Letter B

The Definition of Bolt Action

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Bolt Action

A type of firearm action in which the guns's bolt is operated manually by the opening and closing of the breech (barrel) with a small handle. As the handle is operated, the bolt is unlocked, the breech is opened, the spent shell casing is withdrawn and ejected, the firing pin is cocked, and finally a new round/shell (if available) is placed into the breech and the bolt closed.


19 Other Firearms Definitions You Need To Know


OFF

Oregon Firearms Federation. OFF is a Pro-Gun rights group based in Oregon and was founded in 1998.

Projectile

A bullet or shot in flight after discharge from a firearm.

Scattergun

A slang term for a shotgun.

Folding Stock

A long gun stock that may be doubled over for conveniently compact storage.

Burst Mode

A firing mode enabling the shooter to fire a predetermined number of rounds with a single pull of the trigger.

Pair

Two shots fired very quickly with the use of the sights.

Trapdoor

As in Trapdoor buttplate or Trapdoor Pistol Grip Cap, one of these articles of furniture including a hinged plate, covering a small compartment below in which may be stored several extra cartridges, sight bits, extra springs or pins, cleaning rod, etc.

Pull

The entire process of making the trigger complete its journey past the trigger break.

Duelling Pistols

Single shot pistols, of a design originating in England, in vogue circa 1770 - 1850, built necessarily in pairs, either of flintlock or percussion ignition, usually finely made and cased together with loading accessories. Dueling pistols tended to be lighter and sleeker than their contemporary service pistols. They tended to have smoothbore (or sometimes secret, scratch-rifling), octagon (or octagon-to-round) barrels around nine or ten inches long of some form of damascus steel, bores just over a half-inch, ramrods, rudimentary sights front and rear, single-set triggers, roller-bearing frizzens and curved grips integral with full or half-stocks. They were usually of high quality construction, sometimes with silver furniture, but normally of relatively plain decoration.

Matchlock

An early system of ignition for muzzle-loading firearms where a priming charge is loaded into a flashpan with a separate, manually-operated cover. To fire, the cover is opened and then a slowly smoldering wick, held in the nose of the curved arm, is lowered by means of a lever (precursor to a trigger) to ignite a priming charge which then ignites the main propellant charge inside the barrel.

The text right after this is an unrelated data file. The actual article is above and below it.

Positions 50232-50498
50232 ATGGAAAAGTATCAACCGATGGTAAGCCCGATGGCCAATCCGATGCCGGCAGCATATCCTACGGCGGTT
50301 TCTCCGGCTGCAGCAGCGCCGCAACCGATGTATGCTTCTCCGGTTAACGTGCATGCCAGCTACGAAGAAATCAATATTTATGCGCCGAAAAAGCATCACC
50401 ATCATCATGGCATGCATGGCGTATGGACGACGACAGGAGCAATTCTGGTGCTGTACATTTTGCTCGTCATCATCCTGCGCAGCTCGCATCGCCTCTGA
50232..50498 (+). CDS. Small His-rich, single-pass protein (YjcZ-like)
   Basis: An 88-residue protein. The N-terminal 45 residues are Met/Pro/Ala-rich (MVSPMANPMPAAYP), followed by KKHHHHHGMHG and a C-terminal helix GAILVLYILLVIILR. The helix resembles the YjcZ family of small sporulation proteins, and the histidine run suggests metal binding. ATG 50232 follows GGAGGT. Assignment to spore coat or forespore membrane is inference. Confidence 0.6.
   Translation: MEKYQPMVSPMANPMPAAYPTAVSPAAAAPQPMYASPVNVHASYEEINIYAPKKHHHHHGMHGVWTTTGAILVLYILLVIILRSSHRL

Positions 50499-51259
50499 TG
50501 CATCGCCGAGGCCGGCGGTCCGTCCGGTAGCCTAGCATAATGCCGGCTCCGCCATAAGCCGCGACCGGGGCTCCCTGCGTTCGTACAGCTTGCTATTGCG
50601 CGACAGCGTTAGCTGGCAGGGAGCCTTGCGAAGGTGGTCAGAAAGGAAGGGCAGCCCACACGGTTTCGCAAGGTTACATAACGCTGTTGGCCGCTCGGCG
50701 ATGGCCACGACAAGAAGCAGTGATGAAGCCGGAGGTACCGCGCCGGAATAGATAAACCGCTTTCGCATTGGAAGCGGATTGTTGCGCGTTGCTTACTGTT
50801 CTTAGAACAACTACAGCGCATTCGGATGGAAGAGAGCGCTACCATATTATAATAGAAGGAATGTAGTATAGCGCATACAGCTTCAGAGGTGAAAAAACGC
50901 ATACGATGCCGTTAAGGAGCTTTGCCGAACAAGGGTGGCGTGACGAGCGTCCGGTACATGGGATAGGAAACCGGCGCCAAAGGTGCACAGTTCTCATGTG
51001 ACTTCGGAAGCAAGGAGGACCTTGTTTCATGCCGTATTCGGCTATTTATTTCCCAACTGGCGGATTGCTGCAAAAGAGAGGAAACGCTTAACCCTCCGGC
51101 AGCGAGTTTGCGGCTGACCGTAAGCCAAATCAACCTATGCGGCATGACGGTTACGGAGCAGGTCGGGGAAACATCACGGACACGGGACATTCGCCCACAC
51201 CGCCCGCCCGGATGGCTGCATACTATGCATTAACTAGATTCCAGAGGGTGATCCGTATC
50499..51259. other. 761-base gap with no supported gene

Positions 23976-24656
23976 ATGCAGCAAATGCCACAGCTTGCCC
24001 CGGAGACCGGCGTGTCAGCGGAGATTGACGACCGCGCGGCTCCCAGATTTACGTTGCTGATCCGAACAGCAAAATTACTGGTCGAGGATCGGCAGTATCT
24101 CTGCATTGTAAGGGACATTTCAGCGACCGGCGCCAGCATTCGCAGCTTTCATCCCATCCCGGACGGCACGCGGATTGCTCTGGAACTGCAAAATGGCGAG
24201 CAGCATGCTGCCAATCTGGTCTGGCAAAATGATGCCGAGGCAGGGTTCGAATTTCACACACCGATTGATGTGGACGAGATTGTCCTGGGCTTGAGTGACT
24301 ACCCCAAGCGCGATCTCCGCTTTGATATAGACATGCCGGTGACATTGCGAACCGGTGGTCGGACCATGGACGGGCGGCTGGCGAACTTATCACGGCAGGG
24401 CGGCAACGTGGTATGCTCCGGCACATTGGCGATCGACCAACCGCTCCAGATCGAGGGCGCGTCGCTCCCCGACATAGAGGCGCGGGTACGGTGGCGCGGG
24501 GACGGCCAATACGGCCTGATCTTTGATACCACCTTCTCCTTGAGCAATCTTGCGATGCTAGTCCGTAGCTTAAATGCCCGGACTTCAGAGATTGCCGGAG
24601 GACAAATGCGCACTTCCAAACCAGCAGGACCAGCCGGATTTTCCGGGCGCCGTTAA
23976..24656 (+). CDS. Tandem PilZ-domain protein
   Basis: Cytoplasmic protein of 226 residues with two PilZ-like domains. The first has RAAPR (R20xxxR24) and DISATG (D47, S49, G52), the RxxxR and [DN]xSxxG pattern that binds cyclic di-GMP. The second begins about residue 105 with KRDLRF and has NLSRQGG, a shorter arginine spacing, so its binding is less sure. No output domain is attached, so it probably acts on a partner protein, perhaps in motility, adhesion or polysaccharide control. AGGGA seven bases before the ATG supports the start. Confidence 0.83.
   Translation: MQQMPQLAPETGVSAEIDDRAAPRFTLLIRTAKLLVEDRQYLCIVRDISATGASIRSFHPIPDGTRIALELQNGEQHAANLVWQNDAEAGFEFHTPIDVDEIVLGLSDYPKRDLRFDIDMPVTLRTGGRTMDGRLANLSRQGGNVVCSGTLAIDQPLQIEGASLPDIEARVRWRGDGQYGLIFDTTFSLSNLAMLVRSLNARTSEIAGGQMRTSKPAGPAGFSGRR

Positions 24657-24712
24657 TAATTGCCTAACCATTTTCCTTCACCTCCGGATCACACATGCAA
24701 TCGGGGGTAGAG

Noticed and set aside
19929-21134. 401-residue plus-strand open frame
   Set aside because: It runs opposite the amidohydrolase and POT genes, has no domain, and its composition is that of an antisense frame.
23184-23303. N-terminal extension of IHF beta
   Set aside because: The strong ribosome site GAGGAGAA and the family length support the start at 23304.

SBS

Abreviation for short-barreled shotgun.

Shot Size

The size of the pellets in a shotgun shell.

Monte Carlo Stock

A rifle or shotgun stock that has a Monte Carlo style comb

Smokeless Powder

The propellant powder used in modern ammunition. It is not an explosive, but rather a flammable solid that burns extremely rapidly releasing a large volume of gas. Commonly called "gunpowder" and usually made from nitrocellulose, or nitrocellulose and nitroglycerin. It is classified as a "Flammable Solid" by the Department of Transportation.

Bullet Trap

A type of backstop that catches the fired bullet and prevents it from exiting the area. Bullet traps are most commonly used on indoor ranges.

Winchester Short Magnum

More commonly known as WSM, it is a family of centerfire cartridges designed by Winchester Repeating Arms Company

Damascus Barrels

Barrel tubes built up by twisting alternate strips of iron and steel around a fixed rod (mandrel) and forge-welding them together in varying combinations according to the intended quality and the skill of the maker. The rod was withdrawn, the interior reamed and the exterior filed until the finished tube was achieved. Damascus barrels may be recognized by any of a variety of twist or spiral patterns visible in the surface of the steel. Before the 20th century, barrels were typically built in this manner because gunmakers did not have the technology to drill a deep hole the full length of a bar of steel without coming out the side.

SP

Abbreviation for soft point

Comb

The top of a gun's stock, where a shooter rests his cheek when mounting a gun. As it is the top of the stock that determines the position of one's eye, and one's eye is the rear sight on a shotgun, the position of the comb is very important in determining the proper fit of a shotgun.